I have a character that, at the early stages of the game, is known as “the man”.
When the character is first mentioned, he is referred to as “a man”.
Something like this:
Steve is on the operating table.
Understand "man" and "patient" as Steve.
The printed name of Steve is "[first]the man[then]a man".
How do I get the interpreter to refer to Steve as “a man” the first time he’s mentioned, and “the man” thereafter?
It’s a nuisance to do this through the printed name. The printed name isn’t supposed to include articles like “a” or “the” – those come from elsewhere.
It might be easier to write an
initial appearance property, either of Steve or the operating table. Then you can write any paragraph you like.
Here’s a dumb way of doing it:
"ArticleMan" by Brian Rushton
Hallway is a room.
An ogre is in Hallway.
now the indefinite article of an ogre is "the";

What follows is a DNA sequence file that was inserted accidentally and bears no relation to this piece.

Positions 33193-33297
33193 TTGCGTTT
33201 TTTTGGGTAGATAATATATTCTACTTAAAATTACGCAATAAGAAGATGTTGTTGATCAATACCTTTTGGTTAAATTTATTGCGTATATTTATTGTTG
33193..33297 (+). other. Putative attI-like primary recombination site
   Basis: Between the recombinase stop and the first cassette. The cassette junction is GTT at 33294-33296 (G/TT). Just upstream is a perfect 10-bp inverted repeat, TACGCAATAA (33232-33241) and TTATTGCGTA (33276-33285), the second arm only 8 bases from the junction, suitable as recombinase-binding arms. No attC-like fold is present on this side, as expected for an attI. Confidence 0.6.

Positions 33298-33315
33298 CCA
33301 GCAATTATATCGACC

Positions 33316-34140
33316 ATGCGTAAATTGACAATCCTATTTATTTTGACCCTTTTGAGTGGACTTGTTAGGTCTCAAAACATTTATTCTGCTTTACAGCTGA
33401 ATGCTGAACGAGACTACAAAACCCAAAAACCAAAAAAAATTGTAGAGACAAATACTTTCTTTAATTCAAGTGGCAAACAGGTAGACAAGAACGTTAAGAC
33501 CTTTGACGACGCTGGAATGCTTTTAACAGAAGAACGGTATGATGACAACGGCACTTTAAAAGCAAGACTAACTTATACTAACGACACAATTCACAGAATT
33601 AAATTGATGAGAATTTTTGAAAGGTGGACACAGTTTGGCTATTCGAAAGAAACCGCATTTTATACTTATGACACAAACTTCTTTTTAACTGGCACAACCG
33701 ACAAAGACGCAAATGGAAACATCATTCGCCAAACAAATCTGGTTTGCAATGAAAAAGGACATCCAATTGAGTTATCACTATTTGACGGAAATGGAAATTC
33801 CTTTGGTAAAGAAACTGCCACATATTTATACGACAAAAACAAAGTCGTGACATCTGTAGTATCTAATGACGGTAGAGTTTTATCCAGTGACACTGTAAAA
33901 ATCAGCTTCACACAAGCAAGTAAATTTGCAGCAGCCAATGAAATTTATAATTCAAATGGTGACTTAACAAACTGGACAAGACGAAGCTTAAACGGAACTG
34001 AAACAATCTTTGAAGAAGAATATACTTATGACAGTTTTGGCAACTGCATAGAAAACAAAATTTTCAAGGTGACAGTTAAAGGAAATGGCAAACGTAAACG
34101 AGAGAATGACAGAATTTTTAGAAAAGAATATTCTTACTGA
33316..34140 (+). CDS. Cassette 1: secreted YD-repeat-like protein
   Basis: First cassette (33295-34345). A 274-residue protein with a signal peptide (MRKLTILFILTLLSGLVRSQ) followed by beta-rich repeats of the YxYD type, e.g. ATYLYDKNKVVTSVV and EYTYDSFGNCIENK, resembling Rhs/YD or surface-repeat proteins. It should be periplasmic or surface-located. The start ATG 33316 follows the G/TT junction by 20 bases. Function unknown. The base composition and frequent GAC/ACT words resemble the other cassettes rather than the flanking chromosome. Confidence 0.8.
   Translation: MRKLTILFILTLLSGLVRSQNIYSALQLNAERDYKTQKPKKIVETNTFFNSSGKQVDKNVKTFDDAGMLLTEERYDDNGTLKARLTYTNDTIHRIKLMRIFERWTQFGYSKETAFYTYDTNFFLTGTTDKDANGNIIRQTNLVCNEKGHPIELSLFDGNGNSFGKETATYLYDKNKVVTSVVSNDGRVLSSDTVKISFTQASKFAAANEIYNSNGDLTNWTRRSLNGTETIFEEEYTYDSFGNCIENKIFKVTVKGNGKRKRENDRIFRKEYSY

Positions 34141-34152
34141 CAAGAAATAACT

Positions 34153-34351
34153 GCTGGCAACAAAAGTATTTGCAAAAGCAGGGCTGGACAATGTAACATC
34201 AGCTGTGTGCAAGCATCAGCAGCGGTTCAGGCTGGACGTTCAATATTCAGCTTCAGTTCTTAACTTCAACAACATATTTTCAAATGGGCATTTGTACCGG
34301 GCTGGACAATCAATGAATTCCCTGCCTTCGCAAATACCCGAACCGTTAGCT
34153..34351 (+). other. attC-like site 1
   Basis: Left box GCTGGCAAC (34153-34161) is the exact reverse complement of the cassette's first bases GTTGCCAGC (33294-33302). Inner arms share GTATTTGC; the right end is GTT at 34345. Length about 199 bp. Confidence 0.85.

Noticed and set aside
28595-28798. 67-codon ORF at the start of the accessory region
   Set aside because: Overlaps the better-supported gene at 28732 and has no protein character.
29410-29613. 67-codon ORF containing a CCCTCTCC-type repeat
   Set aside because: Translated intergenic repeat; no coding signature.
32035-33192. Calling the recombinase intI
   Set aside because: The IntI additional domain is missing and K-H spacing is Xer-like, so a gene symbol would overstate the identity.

If you run it, it says:
You can see an ogre here.
You can see the ogre here.
But I agree with Zarf. You might as well call it ‘the ogre’ but use the initial appearance property to say ‘an ogre’ the first time it appears.
The problem was that I wanted to refer to Steve as “a/the man” until the action of examining his name badge was carried out.
I’ve taken from the The Gopher-Wood example.
Instead of calling the patient man or Steve, I’ve called him patient because that’s what he is no matter what name we know him as. No definite/indefinite article trickiness. The patient becomes proper-named when we learn he is called Steve.
A patient is on the operating table.
Understand "man" and "patient" as the patient.
The printed name of the patient is "man".
After examining the name badge for the first time:
now the printed name of the patient is "Steve";
now the patient is proper-named.
Understand "Steve" as the patient when the patient is proper-named.
Ah, I didn’t quite understand what you were going for. That should work fine.
You could also do
The printed name of the patient is "[if the patient is proper-named]Steve[else]man[end if]".
This saves you from having to set the
printed name property in the rule. But that’s just a matter of style. (I prefer having fewer state changes and more variable text.)